That's a Fuller film I don't know, and I consider myself a Fuller fan. Jeez, Forty Guns...Fuller and Stanwyck. I'm adding Underworld U.S.A. to my list of unlisted films.Delete
Edward G. Robinson, Joseph Cotten, and Myrna Loy never even earned nominations. Neither did Alan Rickman. Neither has Donald Sutherland. Peter Lorre, Mia Farrow...
I have pushed Shock Corridor on people in the past and I'm never sorry about it.
I did not care much for Peter Breck in Stanwyck's "The Big Valley" TV series, but once I saw "Shock Corridor," I completely changed my mind regarding his talent. And to this day, I can't believe how many people sing "The Big Red One's" praises but haven't seen Fuller's earlier, and superior, "The Steel Helmet." But at least Cliff Robertson eventually won an Oscar, even though he wasn't nominated for his work in "Underworld U.S.A."Delete
It's just a shame that the works of Sam Fuller haven't been discovered by a larger audience because he doesn't have a blemish like a "Howard the Duck" or "1941" marring his excellent resume.
I'm not entirely sure why Sam Fuller isn't more appreciated. He had such a completely distinctive style. So much of it was so lurid, but there was something under it as well. These movies, as prurient as they are, have a message and a point.Delete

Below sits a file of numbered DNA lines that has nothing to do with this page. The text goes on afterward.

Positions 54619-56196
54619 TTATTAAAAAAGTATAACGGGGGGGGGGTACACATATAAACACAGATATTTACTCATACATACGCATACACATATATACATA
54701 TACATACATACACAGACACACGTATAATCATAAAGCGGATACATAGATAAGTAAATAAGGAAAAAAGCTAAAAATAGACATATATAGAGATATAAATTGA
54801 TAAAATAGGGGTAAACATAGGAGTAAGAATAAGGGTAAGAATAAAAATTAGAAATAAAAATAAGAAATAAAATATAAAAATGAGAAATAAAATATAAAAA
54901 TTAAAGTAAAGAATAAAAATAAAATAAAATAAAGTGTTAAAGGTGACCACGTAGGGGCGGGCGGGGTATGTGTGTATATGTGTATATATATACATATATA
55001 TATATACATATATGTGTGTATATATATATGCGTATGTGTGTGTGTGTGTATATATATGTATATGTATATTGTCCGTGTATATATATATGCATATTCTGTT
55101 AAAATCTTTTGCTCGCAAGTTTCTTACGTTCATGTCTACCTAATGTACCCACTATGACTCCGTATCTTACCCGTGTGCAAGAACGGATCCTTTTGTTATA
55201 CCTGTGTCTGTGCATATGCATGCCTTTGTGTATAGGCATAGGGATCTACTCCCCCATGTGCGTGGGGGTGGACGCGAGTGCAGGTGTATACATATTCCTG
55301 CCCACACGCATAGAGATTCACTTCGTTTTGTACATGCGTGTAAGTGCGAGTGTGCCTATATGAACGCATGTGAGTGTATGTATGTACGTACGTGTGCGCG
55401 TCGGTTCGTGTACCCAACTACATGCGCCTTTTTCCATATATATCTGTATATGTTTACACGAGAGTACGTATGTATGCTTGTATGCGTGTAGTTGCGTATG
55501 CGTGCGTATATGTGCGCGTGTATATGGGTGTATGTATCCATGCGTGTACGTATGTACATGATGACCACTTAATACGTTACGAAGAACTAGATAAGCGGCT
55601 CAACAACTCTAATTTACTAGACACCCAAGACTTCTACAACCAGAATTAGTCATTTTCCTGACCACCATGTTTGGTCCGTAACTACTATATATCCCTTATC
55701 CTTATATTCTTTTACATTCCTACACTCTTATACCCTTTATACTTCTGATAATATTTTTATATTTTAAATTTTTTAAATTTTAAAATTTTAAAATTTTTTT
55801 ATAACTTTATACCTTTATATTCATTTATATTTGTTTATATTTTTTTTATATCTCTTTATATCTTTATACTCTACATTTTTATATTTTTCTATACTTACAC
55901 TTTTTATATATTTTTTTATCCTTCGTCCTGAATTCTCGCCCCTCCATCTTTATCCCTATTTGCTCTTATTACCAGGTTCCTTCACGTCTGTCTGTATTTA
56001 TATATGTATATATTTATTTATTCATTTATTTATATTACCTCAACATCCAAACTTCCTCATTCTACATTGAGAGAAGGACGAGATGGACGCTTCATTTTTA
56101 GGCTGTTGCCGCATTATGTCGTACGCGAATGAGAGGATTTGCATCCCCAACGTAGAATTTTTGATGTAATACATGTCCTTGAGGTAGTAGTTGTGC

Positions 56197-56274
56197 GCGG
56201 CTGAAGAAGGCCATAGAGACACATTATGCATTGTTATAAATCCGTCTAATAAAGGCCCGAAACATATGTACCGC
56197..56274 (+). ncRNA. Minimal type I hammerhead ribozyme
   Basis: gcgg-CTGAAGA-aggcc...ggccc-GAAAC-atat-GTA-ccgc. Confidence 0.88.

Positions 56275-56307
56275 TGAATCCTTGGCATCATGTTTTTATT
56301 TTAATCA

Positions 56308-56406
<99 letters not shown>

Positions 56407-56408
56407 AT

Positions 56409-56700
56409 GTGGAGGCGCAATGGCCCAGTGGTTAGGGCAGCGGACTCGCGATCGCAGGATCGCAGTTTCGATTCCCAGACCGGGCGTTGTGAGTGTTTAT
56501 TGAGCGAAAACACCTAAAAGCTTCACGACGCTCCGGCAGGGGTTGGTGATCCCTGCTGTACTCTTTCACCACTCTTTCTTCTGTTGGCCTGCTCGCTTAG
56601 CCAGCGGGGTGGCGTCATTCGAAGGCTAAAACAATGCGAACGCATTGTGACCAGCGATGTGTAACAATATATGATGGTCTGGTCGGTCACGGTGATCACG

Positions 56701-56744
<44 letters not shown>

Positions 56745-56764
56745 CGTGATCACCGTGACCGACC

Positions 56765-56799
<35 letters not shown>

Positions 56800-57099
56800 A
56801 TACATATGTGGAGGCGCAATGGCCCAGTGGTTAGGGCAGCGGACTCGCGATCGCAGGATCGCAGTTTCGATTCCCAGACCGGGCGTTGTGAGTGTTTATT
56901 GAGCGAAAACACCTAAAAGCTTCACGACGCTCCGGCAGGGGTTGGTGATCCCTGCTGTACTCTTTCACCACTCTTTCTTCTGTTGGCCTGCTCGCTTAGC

Someone else who is a Fuller fan said I should check out the original "Die Hard" film, "The Detective" starring some famous singer in a gritty, Fuller-like film. I just can't believe that the singer/actor turned down starring in the "Die Hard" sequel to "The Detective." But he is one of the few actors to realize that being 70, and living one hard-drinking life, would not have made for a convincing action star.ReplyDelete
If you haven't seen "The Detective", it is well worth the viewing as it is one of the first adult films to deal with some rather kept swept under the rug subject matter on several levels never before seen in a mainstream U.S. film.
I'll keep an eye out for it. Thanks for the recommendation.Delete